The Commission of the European Union (EU) has published the results of its evaluation of the EU’s legislative framework in connection with its food safety laws.
Published in mid-January, the evaluation, entitled “Fitness Check on the General Food Law Regulation (Regulation (EC) No 178/2002),” is part of the Commission’s Regulatory Fitness and Performance Programme (REFIT), a programme intended to evaluate the ongoing relevance and applicability of EU laws and regulations in a given area.
The Commission’s Food Fitness evaluation covers the period from 2002-2013 in the 28 EU Member States, and evaluates the effectiveness and efficiency of the current legislative framework, while also identifying areas where the legislation has “added value” to the Union’s oversight of food safety.
In general, the Commission’s evaluation determined that the General Food Law Regulation “has achieved its core objectives,” with no “system failures identified,” and “is still relevant today with respect to current trends: growth and competitiveness and increased globalisation.” At the same time, however, the evaluation notes that the current Regulation is “less adequate…(in addressing) new challenges like food sustainability in general, and more specifically, food waste.”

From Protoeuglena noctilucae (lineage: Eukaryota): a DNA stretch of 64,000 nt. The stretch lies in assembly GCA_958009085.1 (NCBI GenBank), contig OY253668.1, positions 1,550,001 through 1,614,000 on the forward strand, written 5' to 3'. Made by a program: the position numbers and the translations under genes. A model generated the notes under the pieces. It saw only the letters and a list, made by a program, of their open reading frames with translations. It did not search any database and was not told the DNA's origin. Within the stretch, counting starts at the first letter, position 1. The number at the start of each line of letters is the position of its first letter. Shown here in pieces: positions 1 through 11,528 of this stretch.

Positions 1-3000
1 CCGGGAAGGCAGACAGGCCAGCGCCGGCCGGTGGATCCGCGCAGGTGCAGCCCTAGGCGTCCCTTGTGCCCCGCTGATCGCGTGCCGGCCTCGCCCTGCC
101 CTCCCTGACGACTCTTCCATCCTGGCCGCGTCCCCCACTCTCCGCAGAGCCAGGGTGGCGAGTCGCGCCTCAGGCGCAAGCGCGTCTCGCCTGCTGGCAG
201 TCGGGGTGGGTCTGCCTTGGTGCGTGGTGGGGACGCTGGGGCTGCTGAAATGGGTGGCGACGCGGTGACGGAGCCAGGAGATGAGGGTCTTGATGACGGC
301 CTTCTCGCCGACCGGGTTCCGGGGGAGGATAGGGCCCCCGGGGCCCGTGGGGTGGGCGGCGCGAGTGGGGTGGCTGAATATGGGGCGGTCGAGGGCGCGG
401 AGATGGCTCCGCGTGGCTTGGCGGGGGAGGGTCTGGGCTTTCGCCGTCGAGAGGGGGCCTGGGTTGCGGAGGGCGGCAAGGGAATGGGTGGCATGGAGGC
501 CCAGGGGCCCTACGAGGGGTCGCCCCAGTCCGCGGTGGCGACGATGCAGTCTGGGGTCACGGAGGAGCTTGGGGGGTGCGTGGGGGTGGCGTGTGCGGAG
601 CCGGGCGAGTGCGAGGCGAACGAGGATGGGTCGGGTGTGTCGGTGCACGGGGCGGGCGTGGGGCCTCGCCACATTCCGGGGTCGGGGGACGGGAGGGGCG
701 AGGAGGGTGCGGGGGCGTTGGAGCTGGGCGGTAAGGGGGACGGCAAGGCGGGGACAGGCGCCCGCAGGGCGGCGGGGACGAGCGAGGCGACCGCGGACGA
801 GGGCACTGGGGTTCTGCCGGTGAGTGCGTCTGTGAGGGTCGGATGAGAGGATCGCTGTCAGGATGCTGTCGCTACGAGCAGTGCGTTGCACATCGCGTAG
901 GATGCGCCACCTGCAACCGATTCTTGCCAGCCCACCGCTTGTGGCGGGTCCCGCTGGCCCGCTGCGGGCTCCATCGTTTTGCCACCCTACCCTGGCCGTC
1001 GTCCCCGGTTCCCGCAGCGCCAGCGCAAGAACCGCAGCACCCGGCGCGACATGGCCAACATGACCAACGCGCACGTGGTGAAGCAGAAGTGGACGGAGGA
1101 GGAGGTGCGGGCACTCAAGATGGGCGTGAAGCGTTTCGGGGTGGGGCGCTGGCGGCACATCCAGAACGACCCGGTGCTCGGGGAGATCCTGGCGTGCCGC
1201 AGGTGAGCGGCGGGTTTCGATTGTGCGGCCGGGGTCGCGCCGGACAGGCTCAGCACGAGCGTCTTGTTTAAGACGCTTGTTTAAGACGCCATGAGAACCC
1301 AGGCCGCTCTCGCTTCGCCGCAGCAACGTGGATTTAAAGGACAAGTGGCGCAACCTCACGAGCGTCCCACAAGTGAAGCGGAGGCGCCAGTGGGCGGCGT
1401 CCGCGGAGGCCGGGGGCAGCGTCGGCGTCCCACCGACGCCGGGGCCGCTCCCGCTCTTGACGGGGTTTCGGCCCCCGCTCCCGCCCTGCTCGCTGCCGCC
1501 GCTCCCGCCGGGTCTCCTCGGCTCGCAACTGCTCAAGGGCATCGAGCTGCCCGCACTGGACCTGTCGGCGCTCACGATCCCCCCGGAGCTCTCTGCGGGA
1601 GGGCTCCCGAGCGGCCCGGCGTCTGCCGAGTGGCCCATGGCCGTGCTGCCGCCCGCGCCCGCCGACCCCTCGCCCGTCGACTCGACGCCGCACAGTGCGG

The evaluation also notes that “national differences in the implementation and enforcement of the EU legislative framework…occur…on a case-by-case basis, and that “transparency of risk analysis remains an important issue.” Further, “lengthy authorisation procedures in some sectors…slow down the market entry process.”
It is anticipated that the findings in the Commission’s Food Fitness evaluation will help to inform future efforts to update and modify the EU’s food safety laws and regulations.
The text of the Commission’s evaluation on the EU’s General Food Law is available here.